Splice-station-sidebar-header
No-podcasts
Ad
 

Deconstructing Comics » Podcast: Episodes

In May, comics creator and educator Ben Towle wrote a post on his blog entitled “Let’s Stop Using Film Terminology to Talk About Comics,” in which he suggested that using terms like “camera angle” and “shot” to describe comics storytelling may prevent creators ...
This week, Tim talks with two women who are mixing Japanese and Western influences in their comics! First, Ana Moreno, former US Marine and writer of Marine Corps Yumi, drawn in a gag-manga style by Takeshi Nogami. A gag manga about joining the Marines?! (available in both English and Japanese) Then, ...
You may have been vaguely aware that a number of non-Japanese are drawing very manga-esque comics that are published in English only. They’re known as Original English Language (or “OEL”) manga, and many of them are published by Seven Seas Entertainment. Is this an area of comics worth exploring? ...
FLASHBACK! Though Asterios Polyp made the point that comics and (written) music are similar, doing a comic about music is not such an easy task. But Reinhard Kleist beautifully presents the music, and life, of a country music legend in Johnny Cash: I See a Darkness, recently released in English. How ...
If you’re into American comics at all, you undoubtedly know how Stan Lee, Jack Kirby, Steve Ditko and others changed the industry with their work in the 1960s, and set the template for kinds of stories Marvel still publishes today. That’s just part of the story that Sean Howe researched for ...
FLASHBACK! At a panel at San Diego Comicon 2011, Dan DiDio (bottom picture at left) caused a stir by seeming belligerent when a fan asked why the DC reboot included fewer female creators — even fewer than had worked on for DC pre-reboot. DiDio seemed to think there were hardly any female comics ...
Just because a story is full of tropes doesn’t mean it’s bad. Consider Demon Archives, by Daniel Sharp and Sebastian Piriz. Postapocalyptic future? Check. Members of a troop being picked off one by one, by an unknown enemy? Check. A.I. who may or may not be on the heroes’ side? Check. ...
Tim came back from his Tim Across America trip with an assortment of comics, including a couple from the New York Aspiring Comics Creators Club, and trove of self-published books that he bought at Isotope Comics, including one about a feline pirate captain. This week, he and Mulele read through those ...
Tim talks with the members of Studio Revolver in Atlanta, some of whom are have done work for Cartoon Network and storyboarded TV commercials. Not beginners, these are folks who are accomplished and in demand. So why’d they decide to make their own Web comics? Isn’t that how artists try to ...
Chris Ware’s 2012 work Building Stories attracted a lot of attention because of its unusual format: a box of 14 publications of varying shapes and sizes, which can be read in any order. Ware says the work is about memory, in various ways, and reading the story in various non-chronological ways ...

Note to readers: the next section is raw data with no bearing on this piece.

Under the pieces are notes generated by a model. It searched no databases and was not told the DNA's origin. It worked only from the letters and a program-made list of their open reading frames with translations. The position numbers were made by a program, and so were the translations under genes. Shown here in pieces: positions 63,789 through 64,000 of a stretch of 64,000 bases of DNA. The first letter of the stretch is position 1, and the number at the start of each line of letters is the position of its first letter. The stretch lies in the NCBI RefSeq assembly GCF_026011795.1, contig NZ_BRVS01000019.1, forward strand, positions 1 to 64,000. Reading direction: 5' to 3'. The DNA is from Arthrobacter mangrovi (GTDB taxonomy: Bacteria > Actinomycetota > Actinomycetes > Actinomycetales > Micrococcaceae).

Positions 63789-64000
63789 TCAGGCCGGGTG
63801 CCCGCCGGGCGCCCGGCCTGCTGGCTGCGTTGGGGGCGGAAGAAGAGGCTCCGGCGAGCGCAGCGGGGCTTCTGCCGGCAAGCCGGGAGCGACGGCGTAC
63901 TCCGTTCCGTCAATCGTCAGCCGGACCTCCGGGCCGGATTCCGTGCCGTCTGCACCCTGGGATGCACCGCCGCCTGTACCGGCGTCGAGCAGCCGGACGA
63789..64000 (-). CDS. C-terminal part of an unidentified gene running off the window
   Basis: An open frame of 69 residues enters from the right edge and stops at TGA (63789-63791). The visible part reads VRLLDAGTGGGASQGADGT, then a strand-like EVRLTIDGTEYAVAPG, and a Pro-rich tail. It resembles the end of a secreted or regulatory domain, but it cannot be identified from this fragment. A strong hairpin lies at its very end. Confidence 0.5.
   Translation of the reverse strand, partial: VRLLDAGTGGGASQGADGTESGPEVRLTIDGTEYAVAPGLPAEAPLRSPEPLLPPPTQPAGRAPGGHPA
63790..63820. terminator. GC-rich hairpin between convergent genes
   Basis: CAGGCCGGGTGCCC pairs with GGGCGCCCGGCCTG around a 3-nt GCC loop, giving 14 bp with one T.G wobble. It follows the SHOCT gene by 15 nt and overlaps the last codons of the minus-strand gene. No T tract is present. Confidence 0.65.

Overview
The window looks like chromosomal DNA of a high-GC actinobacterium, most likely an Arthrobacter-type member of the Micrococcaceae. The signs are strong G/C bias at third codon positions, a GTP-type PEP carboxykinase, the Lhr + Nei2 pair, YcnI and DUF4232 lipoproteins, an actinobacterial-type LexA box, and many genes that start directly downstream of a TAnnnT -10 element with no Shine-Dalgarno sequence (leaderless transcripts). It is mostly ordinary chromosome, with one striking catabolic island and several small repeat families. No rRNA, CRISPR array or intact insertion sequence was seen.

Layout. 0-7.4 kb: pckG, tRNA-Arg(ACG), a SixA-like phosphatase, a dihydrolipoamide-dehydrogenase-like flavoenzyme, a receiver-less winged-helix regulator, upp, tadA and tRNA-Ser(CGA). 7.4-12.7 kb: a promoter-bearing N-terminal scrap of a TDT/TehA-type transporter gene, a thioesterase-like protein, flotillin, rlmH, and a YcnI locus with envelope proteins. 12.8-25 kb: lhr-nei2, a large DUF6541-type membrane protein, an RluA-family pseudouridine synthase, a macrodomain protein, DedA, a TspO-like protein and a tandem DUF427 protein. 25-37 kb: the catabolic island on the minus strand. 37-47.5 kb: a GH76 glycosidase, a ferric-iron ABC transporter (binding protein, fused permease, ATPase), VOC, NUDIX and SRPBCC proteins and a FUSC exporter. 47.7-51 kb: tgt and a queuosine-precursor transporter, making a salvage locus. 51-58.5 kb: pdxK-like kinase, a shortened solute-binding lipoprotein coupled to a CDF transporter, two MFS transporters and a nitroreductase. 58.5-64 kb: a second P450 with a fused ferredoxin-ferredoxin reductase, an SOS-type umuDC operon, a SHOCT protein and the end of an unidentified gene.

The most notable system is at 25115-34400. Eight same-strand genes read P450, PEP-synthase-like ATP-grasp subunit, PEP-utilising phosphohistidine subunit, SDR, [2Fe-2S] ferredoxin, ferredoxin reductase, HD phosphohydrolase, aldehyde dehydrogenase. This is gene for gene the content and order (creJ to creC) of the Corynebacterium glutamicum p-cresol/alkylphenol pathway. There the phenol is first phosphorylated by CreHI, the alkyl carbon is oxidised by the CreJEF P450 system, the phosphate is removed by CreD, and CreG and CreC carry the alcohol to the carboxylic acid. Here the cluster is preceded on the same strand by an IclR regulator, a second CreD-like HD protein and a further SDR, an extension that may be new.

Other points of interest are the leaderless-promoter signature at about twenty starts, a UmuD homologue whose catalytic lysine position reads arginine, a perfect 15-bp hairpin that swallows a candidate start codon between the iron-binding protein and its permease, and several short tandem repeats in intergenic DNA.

Having grown up with feet planted firmly on both sides of the Pacific, Aya Rothwell has always been observant of cultural differences, and this shows up in her comics. Who else would do a comic about a human visitor to an alien world, with the biggest conflict being that the human keeps getting the aliens’ ...
A slimy gambler goes up against the Devil, betting his soul vs. half the money in the world. Score! He’s then approached by some people who promise him a great reward if he funds their plans. He joins them, going up against (and beating) the hapless Devil repeatedly. It’s hard not to have ...
It’s been a long time coming, but a fair number of teachers in mainstream American education are finally recognizing that what the comics medium brings to the table can be just as meaty and challenging as the best prose novels. This week we meet Juan Mah y Busch, an Associate Professor at Loyola ...
This week, the comic that shows there’s definitely an “I” in “Immune system”! In Biowars, the body’s defenses against disease appear as egotistical, infighting super heroes. And… very nice art, and… Hmm, something missing here. Tim and Mulele give this ...
Jules Feiffer’s Sick Sick Sick began appearing in the Village Voice in 1956, satirizing both the kinds of people he met in New York, and politicians and the military-industrial complex. Feiffer remains a highly influential creator, with a new graphic novel coming out later this year. Tom Spurgeon, ...
Irya is a boy in a unidentified country. His brother has just left, saying he’s going to “farm”. Then, Irya moves rocks by telekinesis. Wait, what? Tim and Mulele discuss Bits Fair, a Web comic that’s basically good, but could use some tweaking — in terms of the writing, ...
While the phrase “’90s comics” tends to elicit some eyerolls nowadays — Foil covers! X-men with huge guns and lots of pouches! — there was still some good comics work done in that era. What was it like to be in the business back then? Joe St.Pierre drew some Spider-man Clone ...
There are numerous ways in which you may have encountered Ted Rall‘s work. In addition to his political cartoons, he’s taken on a variety of other formats and other media: comics journalism (in central Asia, including Afghanistan), newspaper columns, radio, graphic novels, and MAD Magazine ...
Nearly three months ago, way back before “Tim Across America,” Kumar and Dana discussed Alan Moore and Eddie Campbell’s classic graphic novel “From Hell.” Now they’re back with a discussion of last year’s From Hell Companion, which includes an annotated script ...
In a special bonus episode, we check out a few remaining tidbits from Tim Across America’s final state, California! First, Stephenny Godfrey recalls the events that inspired her comics “Panorama” and “Two Buses”, leading Dale Wilson to try to top that story with another, ...
Please wait...